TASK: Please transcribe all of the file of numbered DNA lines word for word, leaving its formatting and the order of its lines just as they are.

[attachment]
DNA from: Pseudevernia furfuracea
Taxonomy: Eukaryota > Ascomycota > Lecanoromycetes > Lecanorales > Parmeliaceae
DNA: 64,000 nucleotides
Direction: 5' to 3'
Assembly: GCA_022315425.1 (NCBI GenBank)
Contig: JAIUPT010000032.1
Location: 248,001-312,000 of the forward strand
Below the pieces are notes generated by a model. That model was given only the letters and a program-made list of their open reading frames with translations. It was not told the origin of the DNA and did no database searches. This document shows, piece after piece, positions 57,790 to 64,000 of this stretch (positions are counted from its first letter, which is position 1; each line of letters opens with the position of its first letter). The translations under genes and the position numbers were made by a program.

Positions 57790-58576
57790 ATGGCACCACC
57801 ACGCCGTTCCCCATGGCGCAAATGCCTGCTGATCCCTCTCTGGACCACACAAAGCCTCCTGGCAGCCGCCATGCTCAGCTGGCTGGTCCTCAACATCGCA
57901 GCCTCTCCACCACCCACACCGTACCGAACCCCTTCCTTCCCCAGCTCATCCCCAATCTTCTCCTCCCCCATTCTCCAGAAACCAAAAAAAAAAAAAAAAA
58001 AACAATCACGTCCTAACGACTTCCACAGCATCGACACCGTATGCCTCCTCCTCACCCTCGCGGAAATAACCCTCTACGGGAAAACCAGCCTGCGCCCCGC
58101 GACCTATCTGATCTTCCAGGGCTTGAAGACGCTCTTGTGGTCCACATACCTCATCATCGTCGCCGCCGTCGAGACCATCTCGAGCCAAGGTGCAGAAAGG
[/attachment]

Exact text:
DNA from: Pseudevernia furfuracea
Taxonomy: Eukaryota > Ascomycota > Lecanoromycetes > Lecanorales > Parmeliaceae
DNA: 64,000 nucleotides
Direction: 5' to 3'
Assembly: GCA_022315425.1 (NCBI GenBank)
Contig: JAIUPT010000032.1
Location: 248,001-312,000 of the forward strand
Below the pieces are notes generated by a model. That model was given only the letters and a program-made list of their open reading frames with translations. It was not told the origin of the DNA and did no database searches. This document shows, piece after piece, positions 57,790 to 64,000 of this stretch (positions are counted from its first letter, which is position 1; each line of letters opens with the position of its first letter). The translations under genes and the position numbers were made by a program.

Positions 57790-58576
57790 ATGGCACCACC
57801 ACGCCGTTCCCCATGGCGCAAATGCCTGCTGATCCCTCTCTGGACCACACAAAGCCTCCTGGCAGCCGCCATGCTCAGCTGGCTGGTCCTCAACATCGCA
57901 GCCTCTCCACCACCCACACCGTACCGAACCCCTTCCTTCCCCAGCTCATCCCCAATCTTCTCCTCCCCCATTCTCCAGAAACCAAAAAAAAAAAAAAAAA
58001 AACAATCACGTCCTAACGACTTCCACAGCATCGACACCGTATGCCTCCTCCTCACCCTCGCGGAAATAACCCTCTACGGGAAAACCAGCCTGCGCCCCGC
58101 GACCTATCTGATCTTCCAGGGCTTGAAGACGCTCTTGTGGTCCACATACCTCATCATCGTCGCCGCCGTCGAGACCATCTCGAGCCAAGGTGCAGAAAGG